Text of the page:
At 0735, U-186 fired a spread of three torpedoes at Convoy ON-166 about 310 miles south of Cape Race and observed one hit after 2 minutes 32 seconds on the ship in station #12, the Hastings, which was erroneously reported as Hassop. A second hit, after 2 minutes 35 seconds was possibly on the same ship, which sank within seven minutes. After 2 minutes 41 seconds a third hit was heard but not observed. At 0740 hours, U-186 fired a spread of two stern torpedoes and heard two detonations on different targets, but only the Eulima was hit, the second detonation being a depth charge from USCGC Spencer. At 1130 hours, the drifting wreck of the Eulima was sunk by a coup de grâce and gunfire from U-186. The master, 52 crewmembers and nine gunners from the Eulima were lost. The third officer J. Campkin was taken prisoner by U-186, landed at Lorient on 5 March and taken to the POW camp Milag Nord near Bremen. A lookout on the Hastings spotted a torpedo just before it struck the port side at #5 hold. The explosion flooded the engine room, sprung bulkheads between the #4 and #5 holds, destroyed the steering gear and cut the power of the ship. The ten officers, 31 crewmembers, 20 armed guards (the ship was armed with one 4in, two .30cal and four 20mm guns) and one passenger on board began to abandon ship in three lifeboats and two rafts. The ship sank stern first after 7 minutes. One officer and eight crewmen were lost. The remaining survivors were picked up after 20 minutes by corvette HMCS Chilliwack and landed at St John’s.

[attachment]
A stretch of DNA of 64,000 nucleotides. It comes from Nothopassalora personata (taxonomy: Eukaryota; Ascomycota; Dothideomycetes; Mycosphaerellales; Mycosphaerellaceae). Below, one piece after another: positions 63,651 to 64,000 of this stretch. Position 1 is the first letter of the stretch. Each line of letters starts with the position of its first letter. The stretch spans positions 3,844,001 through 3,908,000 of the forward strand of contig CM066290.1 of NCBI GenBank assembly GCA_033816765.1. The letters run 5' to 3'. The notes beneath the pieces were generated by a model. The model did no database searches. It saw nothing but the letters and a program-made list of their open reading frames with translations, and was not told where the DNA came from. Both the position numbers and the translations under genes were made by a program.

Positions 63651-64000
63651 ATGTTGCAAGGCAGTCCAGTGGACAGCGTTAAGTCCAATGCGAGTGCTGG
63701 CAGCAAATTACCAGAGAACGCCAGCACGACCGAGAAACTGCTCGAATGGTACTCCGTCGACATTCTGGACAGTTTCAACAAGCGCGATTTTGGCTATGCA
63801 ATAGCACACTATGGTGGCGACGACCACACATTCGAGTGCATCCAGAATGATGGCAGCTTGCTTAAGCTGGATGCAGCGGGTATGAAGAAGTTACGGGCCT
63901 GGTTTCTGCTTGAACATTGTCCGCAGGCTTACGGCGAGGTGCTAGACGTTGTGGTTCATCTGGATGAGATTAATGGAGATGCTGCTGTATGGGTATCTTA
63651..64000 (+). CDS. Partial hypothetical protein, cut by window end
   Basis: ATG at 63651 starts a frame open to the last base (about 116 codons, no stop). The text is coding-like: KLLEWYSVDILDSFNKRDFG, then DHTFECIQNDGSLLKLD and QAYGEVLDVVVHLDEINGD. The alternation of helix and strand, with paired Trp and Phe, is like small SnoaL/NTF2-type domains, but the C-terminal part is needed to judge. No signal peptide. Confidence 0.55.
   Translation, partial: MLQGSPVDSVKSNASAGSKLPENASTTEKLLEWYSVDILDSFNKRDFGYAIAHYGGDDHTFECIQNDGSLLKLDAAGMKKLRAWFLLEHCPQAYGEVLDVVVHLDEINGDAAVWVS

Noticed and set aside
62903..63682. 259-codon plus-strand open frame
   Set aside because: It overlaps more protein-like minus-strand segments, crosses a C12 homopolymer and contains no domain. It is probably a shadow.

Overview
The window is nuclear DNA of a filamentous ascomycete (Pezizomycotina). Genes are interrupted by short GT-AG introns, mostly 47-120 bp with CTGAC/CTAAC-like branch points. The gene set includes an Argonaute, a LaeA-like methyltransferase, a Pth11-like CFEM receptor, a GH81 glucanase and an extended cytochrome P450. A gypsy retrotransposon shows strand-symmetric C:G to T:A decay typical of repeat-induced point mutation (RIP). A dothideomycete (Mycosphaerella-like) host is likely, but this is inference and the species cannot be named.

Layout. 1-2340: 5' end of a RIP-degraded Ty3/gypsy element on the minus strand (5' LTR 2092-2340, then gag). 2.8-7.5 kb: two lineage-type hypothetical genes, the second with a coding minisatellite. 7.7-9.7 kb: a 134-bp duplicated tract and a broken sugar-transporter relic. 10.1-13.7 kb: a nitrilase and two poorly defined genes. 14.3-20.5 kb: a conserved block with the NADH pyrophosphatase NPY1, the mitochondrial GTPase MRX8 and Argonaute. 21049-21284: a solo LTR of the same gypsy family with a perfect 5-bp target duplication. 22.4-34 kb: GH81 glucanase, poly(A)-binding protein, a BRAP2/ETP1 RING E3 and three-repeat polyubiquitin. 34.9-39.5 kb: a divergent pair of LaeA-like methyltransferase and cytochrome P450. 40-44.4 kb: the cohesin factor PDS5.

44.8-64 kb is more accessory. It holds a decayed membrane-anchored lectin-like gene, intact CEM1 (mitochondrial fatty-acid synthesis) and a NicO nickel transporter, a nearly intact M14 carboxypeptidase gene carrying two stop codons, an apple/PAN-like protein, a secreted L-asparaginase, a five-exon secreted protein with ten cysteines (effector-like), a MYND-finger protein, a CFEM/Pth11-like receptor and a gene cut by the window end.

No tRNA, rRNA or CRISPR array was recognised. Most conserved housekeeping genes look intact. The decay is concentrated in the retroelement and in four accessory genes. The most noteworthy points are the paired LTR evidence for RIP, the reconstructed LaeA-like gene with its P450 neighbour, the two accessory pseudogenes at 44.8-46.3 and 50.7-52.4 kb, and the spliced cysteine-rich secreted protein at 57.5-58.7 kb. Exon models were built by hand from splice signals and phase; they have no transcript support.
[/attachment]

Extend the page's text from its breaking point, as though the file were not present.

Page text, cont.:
At 0210 one of the four diesel engines broke down in rough weather and the Winkler in position 63 of the ON-166 reduced to 8 knots for repairs. She had become the last ship of the convoy and was damaged at 0714 by a FAT torpedo from U-628. The ship spent about 1 hour to rescue survivors from the Norwegian tanker Glittre (The tanker was damaged in the same attack from U-628 and was later sunk by U-603). At 0800 corvette HMS Dianthus arrived, ordered the Winkler back to the convoy, picked up the survivors and followed. At 0842 three torpedoes from U-223 struck the ship and sank her within 45 seconds, taking 14 crewmembers and 5 Armed Guards with her. HMS Dianthus got Asdic contact but was unable to drop depth charges, because U-223 dove under the survivors. So she picked up 32 survivors (19 crewmembers and 13 Armed Guards) and landed them at St John’s three days later.